Pakistan 'knew of Mumbai plot'.
A senior Indian government official has suggested that leading figures in the Pakistani establishment must have known of the plot to carry out last November's deadly attacks in Mumbai, and hinted that some may have actively supported it.
Shivshankar Menon, India's foreign secretary said he found it "hard to believe that something of this scale ... could occur without anybody, anywhere in the establishment knowing that this was happening."
Speaking to reporters in New Delhi, Menon dismissed repeated Pakistani assertions that the attacks were carried out by "non-state actors" and said India was unimpressed by Pakistani pledges to crackdown on suspects.
The attacks on multiple targets in India's financial capital lasted for nearly three days and left 179 people dead with hundreds more wounded.
Menon's comments came after Indian officials handed Islamabad evidence they say clearly shows the attack originated in Pakistan.
New Delhi has previously been careful not to blame the attacks on the Pakistani government, and Monday's statement accused "elements in Pakistan" of being behind the plot.
However, Menon later pointed a finger of blame at the country's "establishment".
"Even the so-called non-state actors function within a state, are citizens of a state ... We don't think there's such a thing as non-state actors," he said.
He also called for Pakistan to extradite suspects linked to the attacks so they could be brought to "Indian justice.''
Pakistan has said any trials will take place in its own courts.
India has blamed the attacks on Lashkar-e-Taiba, a Pakistani-based group, but Islamabad has requested firm evidence showing the attacks were launched from across the border.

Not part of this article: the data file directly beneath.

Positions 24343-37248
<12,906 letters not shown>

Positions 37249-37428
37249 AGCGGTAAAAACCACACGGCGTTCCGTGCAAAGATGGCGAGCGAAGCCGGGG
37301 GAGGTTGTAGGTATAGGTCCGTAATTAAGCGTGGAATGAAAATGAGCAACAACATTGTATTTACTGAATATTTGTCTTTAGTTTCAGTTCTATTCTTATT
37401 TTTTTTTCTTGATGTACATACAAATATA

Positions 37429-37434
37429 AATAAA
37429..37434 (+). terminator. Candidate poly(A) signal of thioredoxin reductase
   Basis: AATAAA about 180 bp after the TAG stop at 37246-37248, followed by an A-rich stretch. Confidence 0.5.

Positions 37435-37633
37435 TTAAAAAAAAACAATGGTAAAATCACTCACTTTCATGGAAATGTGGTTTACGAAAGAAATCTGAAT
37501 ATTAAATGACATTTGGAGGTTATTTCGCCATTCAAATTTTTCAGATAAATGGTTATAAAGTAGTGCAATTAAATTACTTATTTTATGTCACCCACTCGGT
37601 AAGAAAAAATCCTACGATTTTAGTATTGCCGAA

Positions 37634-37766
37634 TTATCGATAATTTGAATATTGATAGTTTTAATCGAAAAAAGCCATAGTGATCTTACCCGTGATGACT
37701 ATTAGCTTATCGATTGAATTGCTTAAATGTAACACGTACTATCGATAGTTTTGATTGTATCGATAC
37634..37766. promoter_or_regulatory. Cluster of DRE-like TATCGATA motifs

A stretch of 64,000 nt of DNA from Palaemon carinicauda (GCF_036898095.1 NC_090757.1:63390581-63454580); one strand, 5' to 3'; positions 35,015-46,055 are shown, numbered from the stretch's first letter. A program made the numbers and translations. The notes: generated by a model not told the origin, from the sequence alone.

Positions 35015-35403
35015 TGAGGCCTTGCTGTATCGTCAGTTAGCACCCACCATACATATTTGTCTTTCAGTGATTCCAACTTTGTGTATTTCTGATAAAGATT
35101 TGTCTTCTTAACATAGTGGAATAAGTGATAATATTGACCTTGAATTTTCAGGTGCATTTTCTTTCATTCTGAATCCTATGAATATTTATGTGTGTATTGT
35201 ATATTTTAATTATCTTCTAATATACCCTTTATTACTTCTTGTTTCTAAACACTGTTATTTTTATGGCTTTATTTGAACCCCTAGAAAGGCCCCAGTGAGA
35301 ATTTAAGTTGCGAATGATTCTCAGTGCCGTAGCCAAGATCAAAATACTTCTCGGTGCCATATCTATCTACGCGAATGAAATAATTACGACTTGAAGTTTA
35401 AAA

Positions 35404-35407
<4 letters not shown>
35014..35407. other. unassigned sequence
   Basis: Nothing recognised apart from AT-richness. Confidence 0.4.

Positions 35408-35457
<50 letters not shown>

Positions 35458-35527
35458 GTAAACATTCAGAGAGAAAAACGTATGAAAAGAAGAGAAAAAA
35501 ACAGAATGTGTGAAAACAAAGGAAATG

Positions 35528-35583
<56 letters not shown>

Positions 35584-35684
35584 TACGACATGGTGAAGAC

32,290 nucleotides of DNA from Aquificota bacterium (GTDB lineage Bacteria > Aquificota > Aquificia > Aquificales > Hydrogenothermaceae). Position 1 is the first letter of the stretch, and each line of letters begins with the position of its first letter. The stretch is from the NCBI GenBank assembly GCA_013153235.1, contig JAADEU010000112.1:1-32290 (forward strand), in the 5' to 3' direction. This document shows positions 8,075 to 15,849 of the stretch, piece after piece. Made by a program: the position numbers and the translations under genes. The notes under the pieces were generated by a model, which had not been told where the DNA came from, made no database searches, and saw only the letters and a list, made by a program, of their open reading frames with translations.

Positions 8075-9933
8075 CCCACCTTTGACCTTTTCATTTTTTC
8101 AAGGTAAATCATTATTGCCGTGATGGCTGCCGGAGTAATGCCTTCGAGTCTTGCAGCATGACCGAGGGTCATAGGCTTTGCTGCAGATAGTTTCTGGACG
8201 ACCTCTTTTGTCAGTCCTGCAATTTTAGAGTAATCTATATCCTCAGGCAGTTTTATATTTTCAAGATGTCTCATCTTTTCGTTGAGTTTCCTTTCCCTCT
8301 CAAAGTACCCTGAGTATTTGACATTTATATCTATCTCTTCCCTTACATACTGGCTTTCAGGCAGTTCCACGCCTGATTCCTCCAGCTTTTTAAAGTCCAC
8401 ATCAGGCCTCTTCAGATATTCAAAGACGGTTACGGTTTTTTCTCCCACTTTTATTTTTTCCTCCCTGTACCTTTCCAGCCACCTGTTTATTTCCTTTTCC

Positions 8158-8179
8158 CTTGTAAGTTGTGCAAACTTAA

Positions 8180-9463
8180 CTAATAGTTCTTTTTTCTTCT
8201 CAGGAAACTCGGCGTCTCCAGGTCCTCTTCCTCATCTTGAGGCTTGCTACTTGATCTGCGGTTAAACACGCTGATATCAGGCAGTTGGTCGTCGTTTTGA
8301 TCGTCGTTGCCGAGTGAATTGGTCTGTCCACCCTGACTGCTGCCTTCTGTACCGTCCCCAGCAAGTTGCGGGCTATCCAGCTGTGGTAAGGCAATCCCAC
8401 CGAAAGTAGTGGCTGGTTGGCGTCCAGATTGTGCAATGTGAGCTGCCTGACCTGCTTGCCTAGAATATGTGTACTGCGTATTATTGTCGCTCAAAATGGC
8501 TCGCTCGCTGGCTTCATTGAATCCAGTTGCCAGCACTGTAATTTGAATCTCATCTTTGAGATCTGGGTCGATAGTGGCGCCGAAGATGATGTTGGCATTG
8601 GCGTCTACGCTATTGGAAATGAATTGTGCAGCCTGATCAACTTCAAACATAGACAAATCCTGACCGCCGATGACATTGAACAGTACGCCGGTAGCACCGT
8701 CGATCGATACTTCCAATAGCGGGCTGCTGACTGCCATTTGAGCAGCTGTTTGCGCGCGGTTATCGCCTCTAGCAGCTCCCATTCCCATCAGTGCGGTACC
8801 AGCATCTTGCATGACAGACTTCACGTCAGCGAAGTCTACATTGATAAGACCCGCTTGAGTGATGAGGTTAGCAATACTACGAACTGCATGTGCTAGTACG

Indian officials said the dossier handed to Pakistan - as well as to officials from the foreign countries whose citizens were killed - will make their case, and it is now up to Pakistan to act.
Officials said the evidence handed to the Pakistani high commission on Monday included information on weapons used in the attacks, and data obtained from satellite phones.
The material also includes details of the interrogation of Mohammed Ajmal Amir Iman also known as Mohammed Ajmal Kasab - the lone surviving gunman from the attacks who India says is a Pakistani national.
Pakistan has arrested at least two Lashkar leaders accused of planning the attacks and launched a nationwide crackdown on a charity believed to be a front for the group.
But Menon dismissed those moves as insufficient, saying the charity was still operating while Pakistani authorities had not informed India about the status of the two men they said had been arrested.
"What we have seen so far does not impress us,'' he said.
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